Police indict Leef, fail to give her timely notice

Social justice protest leader only sends attorney, hearing postponed; “All the protesters are being indicted,” attorney says.

Daphne Leef arrested 370 (photo credit: Courtesy Michal Grossberg)
Daphne Leef arrested 370
(photo credit: Courtesy Michal Grossberg)
J14 protest leader Daphni Leef’s arraignment on charges dating back to a protest she participated in around six months ago was postponed Monday until January 23, after police failed to notify her regarding the hearing until the last minute and she refused to attend.
Leef’s attorney Gabi Lasky told The Jerusalem Post that the “indictment is not just against Daphni; all the protesters are being indicted.”
According to Lasky, Leef was not informed of the indictment and hearing until late Sunday night when the police phoned her.
Lasky said that Leef only learned of the actual charges against her – including using violence to prevent arrest, obstructing a police officer and taking part in a disturbance – through the media, as the police representative who called her gave her no specific information.
Lasky herself was only hired in a rush even later Sunday night and she appeared on Leef’s behalf in court this morning.
Lasky slammed the police for not notifying Leef sooner and for filing an indictment against her in November without sending her a copy.
Only in court this morning did Lasky officially receive a copy from police, she said.
At the hearing, Lasky told the court that “it is a pity” the police failed to notify Leef earlier as “it’s not very hard to find her.”
After the hearing, Lasky said she could not yet respond to the allegations since she still had not received the evidence underlying the indictment.
She also called the police’s failure to notify Leef in the normal course outright “negligence.”
The bizarre turn of events simply highlighted further the already odd case in which the state attorney refused to indict Leef, and the police hired its own counsel to do so.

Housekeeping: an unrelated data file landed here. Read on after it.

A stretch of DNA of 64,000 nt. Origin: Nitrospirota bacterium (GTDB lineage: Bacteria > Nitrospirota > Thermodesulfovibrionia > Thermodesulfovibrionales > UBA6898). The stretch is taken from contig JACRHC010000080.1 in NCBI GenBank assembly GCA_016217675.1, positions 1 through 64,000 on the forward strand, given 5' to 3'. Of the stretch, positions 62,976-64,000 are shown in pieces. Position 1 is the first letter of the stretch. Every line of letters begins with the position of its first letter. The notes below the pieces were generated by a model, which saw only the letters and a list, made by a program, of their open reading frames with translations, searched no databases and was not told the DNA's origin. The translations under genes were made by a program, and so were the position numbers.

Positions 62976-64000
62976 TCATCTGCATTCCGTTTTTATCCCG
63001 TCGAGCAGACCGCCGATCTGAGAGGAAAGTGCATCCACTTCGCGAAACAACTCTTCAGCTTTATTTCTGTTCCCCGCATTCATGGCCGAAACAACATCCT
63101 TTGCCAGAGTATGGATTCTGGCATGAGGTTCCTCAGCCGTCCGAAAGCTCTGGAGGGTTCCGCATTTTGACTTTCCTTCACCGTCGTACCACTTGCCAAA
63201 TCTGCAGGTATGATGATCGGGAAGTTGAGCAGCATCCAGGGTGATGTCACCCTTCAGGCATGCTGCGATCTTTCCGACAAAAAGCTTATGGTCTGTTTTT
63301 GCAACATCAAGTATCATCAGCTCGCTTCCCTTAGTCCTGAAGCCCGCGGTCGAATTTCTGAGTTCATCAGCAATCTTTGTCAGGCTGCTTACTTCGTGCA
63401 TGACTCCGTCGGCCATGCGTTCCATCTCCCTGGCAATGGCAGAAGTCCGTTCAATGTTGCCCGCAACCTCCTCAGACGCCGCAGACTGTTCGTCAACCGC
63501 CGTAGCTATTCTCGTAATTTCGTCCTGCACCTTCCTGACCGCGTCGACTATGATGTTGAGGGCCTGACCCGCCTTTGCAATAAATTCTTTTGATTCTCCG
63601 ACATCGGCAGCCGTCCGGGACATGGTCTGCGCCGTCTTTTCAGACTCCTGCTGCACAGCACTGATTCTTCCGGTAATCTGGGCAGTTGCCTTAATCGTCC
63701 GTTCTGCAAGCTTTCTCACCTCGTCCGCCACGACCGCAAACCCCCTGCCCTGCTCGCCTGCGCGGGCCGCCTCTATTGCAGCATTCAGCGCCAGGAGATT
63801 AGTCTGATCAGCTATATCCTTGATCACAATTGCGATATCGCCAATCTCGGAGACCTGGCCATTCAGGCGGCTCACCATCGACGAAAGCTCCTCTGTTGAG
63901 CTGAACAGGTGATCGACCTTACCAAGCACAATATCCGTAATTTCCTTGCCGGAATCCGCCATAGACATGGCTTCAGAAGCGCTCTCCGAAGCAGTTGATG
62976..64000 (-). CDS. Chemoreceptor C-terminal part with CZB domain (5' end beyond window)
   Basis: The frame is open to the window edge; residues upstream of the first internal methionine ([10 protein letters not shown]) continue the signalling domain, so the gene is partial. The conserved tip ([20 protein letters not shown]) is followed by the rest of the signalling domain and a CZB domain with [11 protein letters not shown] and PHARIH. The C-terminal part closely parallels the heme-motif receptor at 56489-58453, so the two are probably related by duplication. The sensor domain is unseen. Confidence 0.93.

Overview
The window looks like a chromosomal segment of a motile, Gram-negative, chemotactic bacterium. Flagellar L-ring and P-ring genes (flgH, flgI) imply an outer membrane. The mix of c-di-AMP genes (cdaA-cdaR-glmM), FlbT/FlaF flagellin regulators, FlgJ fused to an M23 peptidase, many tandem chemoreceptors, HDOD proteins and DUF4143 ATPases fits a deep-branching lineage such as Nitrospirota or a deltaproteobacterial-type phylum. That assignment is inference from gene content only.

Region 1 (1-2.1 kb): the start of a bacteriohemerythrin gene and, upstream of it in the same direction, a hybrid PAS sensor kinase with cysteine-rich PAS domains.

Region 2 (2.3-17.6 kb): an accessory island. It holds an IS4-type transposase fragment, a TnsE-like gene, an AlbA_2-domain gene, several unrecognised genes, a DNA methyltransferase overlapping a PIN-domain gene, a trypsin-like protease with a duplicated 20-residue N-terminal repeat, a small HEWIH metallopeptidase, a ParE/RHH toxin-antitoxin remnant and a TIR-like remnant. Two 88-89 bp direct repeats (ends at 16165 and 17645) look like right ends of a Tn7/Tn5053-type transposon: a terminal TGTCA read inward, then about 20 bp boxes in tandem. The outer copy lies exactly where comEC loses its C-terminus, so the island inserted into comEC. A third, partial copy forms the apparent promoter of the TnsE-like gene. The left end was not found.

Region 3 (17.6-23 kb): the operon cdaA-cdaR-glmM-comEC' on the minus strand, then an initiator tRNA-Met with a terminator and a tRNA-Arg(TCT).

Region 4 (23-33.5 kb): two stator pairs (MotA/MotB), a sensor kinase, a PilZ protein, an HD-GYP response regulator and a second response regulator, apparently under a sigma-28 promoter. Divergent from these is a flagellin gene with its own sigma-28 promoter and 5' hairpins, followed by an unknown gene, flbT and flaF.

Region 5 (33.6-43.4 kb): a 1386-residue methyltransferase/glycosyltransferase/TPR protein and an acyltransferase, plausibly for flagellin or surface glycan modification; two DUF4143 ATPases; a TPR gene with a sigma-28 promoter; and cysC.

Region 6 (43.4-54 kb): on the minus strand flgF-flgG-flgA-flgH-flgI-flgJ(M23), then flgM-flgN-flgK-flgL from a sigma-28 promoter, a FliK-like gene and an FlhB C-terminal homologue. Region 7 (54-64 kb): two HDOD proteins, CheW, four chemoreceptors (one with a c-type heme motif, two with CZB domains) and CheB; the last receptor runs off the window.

Asked about the alleged failure to notify Leef in the normal course, the Justice Ministry spokesman said, “We have no connection with this case.”
One police spokesman said he knew nothing about the case and another spokesman did not answer her telephone.
The indictment, originally filed on November 1, 2012, alleges that Leef and hundreds of other protesters began attacking police and municipal workers who came to break up an illegal protest they were holding on Rothschild Boulevard.
The indictment alleges that while Leef was being arrested, other protesters began attacking and disturbing police in an attempt to free her, and that Leef herself sat on the ground in order to prevent them from taking her away, an act that it says severely complicated the police work.
Leef and other protesters, for their part, accused police of using violence and excessive force in breaking up the protest.
Lasky said that the indictment conveniently left out Leef’s hand being broken. It is documented that Leef suffered a hand injury and was sent for medical care.
The attorney said there would be no secrets in the trial as the incident was one of the most videotaped of such events in recent memory, and that she would have plenty of video footage and witnesses to testify on Leef’s behalf.
She added that many had “called the police’s decision to use force to clear the protests a strategic error, this is a much bigger strategic error.”
The protest was followed the next night by a protest march in Tel Aviv during which some demonstrators broke bank windows and dozens were arrested, in what was then seen as the beginning of a new, more heated version of the social justice movement of the previous summer.
Leef could not be reached Sunday night, but wrote on her Twitter on Monday: “an indictment?? they’re presenting an indictment against me??”
Hadash MK Dov Henin released a press release saying he had attended the hearing.
He said that as a “member of Knesset I am embarrassed. The state needs to apologize to Daphni, not to bring her to trial.”
Ben Hartman contributed to this story.